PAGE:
This Physics quiz is called 'Physics - Rate of Heat Transfer' and it has been written by teachers to help you if you are studying the subject at senior high school. Playing educational quizzes is one of the most efficienct ways to learn if you are in the 11th or 12th grade - aged 16 to 18.
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Heat is thermal energy and can be transferred from one location to another by conduction through solids, convection in fluids and as heat rays (thermal radiation). Conduction and convection involve the movement of particles but thermal radiation involves the electromagnetic waves known as infrared. These travel at the same speed as other electromagnetic radiation - the speed of light. This makes radiation the fastest way for heat to move from one place to another. It is so fast that it only takes just over 8 minutes for heat to reach the Earth from the Sun, about 150,000,000 km away!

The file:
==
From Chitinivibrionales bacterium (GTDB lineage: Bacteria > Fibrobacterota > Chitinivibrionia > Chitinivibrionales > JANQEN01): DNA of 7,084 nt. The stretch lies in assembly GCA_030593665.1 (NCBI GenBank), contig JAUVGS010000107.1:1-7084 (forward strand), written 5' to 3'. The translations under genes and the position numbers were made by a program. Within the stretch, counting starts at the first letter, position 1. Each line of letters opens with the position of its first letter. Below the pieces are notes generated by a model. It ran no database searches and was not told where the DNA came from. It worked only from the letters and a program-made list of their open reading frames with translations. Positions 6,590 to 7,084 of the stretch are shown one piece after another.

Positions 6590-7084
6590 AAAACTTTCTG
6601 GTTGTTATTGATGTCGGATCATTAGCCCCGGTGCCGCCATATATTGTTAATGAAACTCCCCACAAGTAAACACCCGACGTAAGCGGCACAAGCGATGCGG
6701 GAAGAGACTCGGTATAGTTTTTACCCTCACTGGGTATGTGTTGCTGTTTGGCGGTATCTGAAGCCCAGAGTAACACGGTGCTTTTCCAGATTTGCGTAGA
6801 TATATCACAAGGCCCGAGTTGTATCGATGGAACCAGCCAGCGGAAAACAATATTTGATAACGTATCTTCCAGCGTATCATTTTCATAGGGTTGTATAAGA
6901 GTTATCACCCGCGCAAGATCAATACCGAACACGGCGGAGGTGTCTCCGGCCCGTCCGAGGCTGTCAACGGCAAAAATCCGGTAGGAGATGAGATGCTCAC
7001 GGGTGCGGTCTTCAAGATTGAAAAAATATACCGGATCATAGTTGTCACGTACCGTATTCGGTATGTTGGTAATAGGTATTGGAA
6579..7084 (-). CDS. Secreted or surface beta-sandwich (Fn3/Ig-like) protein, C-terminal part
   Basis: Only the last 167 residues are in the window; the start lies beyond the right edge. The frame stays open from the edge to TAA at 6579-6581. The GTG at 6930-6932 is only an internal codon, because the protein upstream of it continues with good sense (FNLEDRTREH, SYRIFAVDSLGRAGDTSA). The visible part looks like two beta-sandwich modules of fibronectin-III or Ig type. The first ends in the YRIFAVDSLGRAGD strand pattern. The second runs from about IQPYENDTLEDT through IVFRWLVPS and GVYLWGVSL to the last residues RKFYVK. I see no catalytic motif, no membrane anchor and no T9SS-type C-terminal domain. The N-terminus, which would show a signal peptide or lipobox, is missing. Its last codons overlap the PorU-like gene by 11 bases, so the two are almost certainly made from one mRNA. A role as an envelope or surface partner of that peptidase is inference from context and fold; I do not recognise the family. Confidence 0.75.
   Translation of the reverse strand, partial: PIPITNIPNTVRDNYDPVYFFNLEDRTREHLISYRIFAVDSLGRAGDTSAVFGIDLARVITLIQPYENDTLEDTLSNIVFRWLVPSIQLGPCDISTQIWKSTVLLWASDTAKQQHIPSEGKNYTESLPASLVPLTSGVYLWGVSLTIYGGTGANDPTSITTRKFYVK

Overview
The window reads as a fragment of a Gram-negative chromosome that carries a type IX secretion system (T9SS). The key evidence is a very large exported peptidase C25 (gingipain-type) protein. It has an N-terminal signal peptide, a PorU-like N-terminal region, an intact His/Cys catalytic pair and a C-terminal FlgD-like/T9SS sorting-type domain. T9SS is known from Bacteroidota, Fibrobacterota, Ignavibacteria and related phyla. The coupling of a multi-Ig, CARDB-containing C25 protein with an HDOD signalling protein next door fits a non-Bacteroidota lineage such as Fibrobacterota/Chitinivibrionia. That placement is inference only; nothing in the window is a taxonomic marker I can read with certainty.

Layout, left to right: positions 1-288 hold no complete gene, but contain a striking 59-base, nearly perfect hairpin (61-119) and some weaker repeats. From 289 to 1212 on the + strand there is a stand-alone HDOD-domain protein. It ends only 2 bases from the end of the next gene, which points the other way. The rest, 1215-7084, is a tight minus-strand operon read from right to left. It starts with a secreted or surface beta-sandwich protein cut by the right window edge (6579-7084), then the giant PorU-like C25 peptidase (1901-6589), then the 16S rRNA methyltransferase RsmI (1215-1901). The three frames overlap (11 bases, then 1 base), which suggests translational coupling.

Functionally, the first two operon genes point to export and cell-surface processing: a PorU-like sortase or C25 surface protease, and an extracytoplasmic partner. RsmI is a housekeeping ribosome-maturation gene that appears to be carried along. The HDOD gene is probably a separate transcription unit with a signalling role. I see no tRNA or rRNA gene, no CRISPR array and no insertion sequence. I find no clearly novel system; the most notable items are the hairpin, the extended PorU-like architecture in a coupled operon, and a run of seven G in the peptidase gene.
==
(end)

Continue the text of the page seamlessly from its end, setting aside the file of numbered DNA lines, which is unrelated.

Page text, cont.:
Conduction is how thermal energy is transferred through solids and the speed at which this happens varies. It is fastest in metals, which are good conductors of heat, and we can use them to increase the rate of heat transfer. Materials that do not allow heat conduction to happen quickly are called insulators. These are things like plastics, wood and materials that contain trapped air or other gasses. We can use insulators to decrease the rate of heat transfer.
Convection occurs in fluids and is the reason that hot air rises. A fluid is a liquid or gas. An area of a fluid that is warmer than surrounding areas is less dense and it rises. Cooler fluid then moves in to take its place. If the heating continues, the cooler fluid soon warms up and rises away from the heat source setting up a convection current. When you boil something in a pan, convection is the process that spreads the heat through the liquid.
Finding ways to increase and decrease the rate of thermal energy transfer is important in many applications. A scientist working in the Antarctic or a mountaineer climbing Everest both need clothing that slows down how fast that heat is transferred away from their bodies. Designers of LED lighting systems and computers on the other hand, need to find ways of increasing the rate of heat transfer to cool down the two devices.